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Colbeck heads meeting on issues faced by forestry

Senator Richard Colbeck

Forestry ministers from the Commonwealth, the states and territories met in Melbourne on 15 February 2019 at the Forestry Ministers Meeting to discuss ways to continue to support Australia’s forestry industries. There was one similar meeting in June last year and three in 2017. Source: Timberbiz

The ministers discussed a range of issues facing Australia’s forest industries and how governments could continue to support the sector. A major focus of the meeting was the National Forest Industries Plan launched by the Australian Government in September 2018.

In particular, the meeting discussed:

  • Regional Forestry Hubs, including potential locations.
  • The establishment of additional centres of the National Institute for Forest Products Innovation.
  • Support for farm forestry, private native forestry and forestry on Indigenous‑owned or managed land.
  • Improving the communications about the strength of the forest industries.
  • Progress on implementing the Australian Government recommendations in the report of the Forest Industry Advisory Council, Transforming Australia’s forest products industry.

Ministers reiterated their support for Australia’s forest industries, based on sustainable management of Australia’s native forests and plantations and recognised the significant contribution made by the sector to Australia’s wellbeing, and its importance to the environment, and to many rural and regional economies.

“The Liberal National Government will focus on the implementation of the National Forest Industries Plan, the National Institute for Forest Products Innovation, farm forestry, private native forestry and Indigenous forestry support,” Assistant Minister for Agriculture and Water Resources, Senator Richard Colbeck, said.

“It’s pleasing that the state and territories are eager to work with us on a number of the priorities in the Liberal National Government’s National Forest Industries Plan.

“The Plan will underpin growth in Australia’s renewable timber and wood fibre industry, support innovation and create jobs in regional Australia.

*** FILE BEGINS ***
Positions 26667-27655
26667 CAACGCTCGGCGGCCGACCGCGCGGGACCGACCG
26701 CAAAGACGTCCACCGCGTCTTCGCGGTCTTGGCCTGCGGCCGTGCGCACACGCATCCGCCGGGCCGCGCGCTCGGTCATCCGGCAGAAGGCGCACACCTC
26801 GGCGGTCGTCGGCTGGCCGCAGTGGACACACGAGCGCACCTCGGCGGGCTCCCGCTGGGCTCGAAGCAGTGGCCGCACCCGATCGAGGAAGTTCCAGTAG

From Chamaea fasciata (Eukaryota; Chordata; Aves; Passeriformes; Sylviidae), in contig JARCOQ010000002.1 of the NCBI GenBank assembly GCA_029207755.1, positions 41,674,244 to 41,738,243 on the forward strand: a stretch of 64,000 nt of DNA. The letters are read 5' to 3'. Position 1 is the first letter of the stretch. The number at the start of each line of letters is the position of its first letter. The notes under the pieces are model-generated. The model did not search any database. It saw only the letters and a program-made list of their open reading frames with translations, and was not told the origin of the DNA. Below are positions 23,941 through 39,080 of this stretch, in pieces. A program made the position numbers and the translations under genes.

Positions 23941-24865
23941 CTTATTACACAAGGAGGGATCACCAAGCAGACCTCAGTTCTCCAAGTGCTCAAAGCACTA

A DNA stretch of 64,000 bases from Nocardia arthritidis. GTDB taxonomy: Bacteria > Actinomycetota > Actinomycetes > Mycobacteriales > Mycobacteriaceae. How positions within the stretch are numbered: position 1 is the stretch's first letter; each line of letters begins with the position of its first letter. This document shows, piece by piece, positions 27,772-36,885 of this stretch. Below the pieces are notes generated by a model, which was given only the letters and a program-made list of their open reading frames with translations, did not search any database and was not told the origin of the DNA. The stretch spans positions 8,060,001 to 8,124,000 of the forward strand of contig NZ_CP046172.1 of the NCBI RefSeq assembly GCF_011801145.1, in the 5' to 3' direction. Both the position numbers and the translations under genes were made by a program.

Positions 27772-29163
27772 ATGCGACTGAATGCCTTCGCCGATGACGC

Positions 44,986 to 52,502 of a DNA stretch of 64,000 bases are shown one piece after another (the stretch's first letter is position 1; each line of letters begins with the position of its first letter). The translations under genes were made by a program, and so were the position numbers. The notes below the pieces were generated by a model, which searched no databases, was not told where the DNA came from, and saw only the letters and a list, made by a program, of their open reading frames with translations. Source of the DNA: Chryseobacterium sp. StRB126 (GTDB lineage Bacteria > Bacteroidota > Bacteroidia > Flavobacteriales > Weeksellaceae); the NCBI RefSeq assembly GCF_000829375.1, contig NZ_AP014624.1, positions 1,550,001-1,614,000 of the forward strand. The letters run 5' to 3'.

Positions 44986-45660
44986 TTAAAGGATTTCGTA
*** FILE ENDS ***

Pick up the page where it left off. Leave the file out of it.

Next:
“Funding of $20 million has been allocated to implement elements of the plan under the four areas of ‘Creating regional forestry hubs’, ‘Reducing barriers to forestry expansion’, ‘Using our forest resources smarter’ and ‘Growing community understanding of forestry’.

“We want to give our sustainable forest industry the confidence to invest and the strategic vision to grow.

“There are tens of thousands of direct jobs in the forest industry and we all need to be doing what we can to back the industry to ensure the future of these communities and jobs.

“With the right plans in place the forestry industry has the potential to increase its contribution to the Australia economy while producing sustainable, environmentally friendly products for all Australians.”

At the Forestry Ministers meeting in June 2018, when Anne Ruston was the Assistant Minister for Agriculture and Water Resources, the ministers’ discussions included:

  • progress in developing the new Australian Government plan to support Australia’s renewable timber and wood-fibre industry, announced by the Prime Minister in September 2017
  • progress on implementing the Australian Government recommendations in the report of the Forest Industry Advisory Council, Transforming Australia’s forest products industry
  • the progress of RFA processes in all four RFA states
  • the impact that log exports are having on domestic processors in some parts of Australia.

At that meeting ministers agreed that:

  • they were supportive of the development of the new National Forestry Industry Plan, noting that $20 million was announced for its implementation through the 2018‑19 Federal Budget, including for farm forestry, Indigenous forestry and public acceptance
  • the Forestry and Forest Products Committee (senior officials) would continue to report to future Forestry Ministers Meetings on the implementation of the Forest Industry Advisory Council recommendations relevant to governments
  • Australian and state governments should generally not intervene in the log export trade to avoid distorting the market.

This meeting reiterated its commitment to the RFAs and confirmed they would continue to collaborate on outcomes from RFA processes.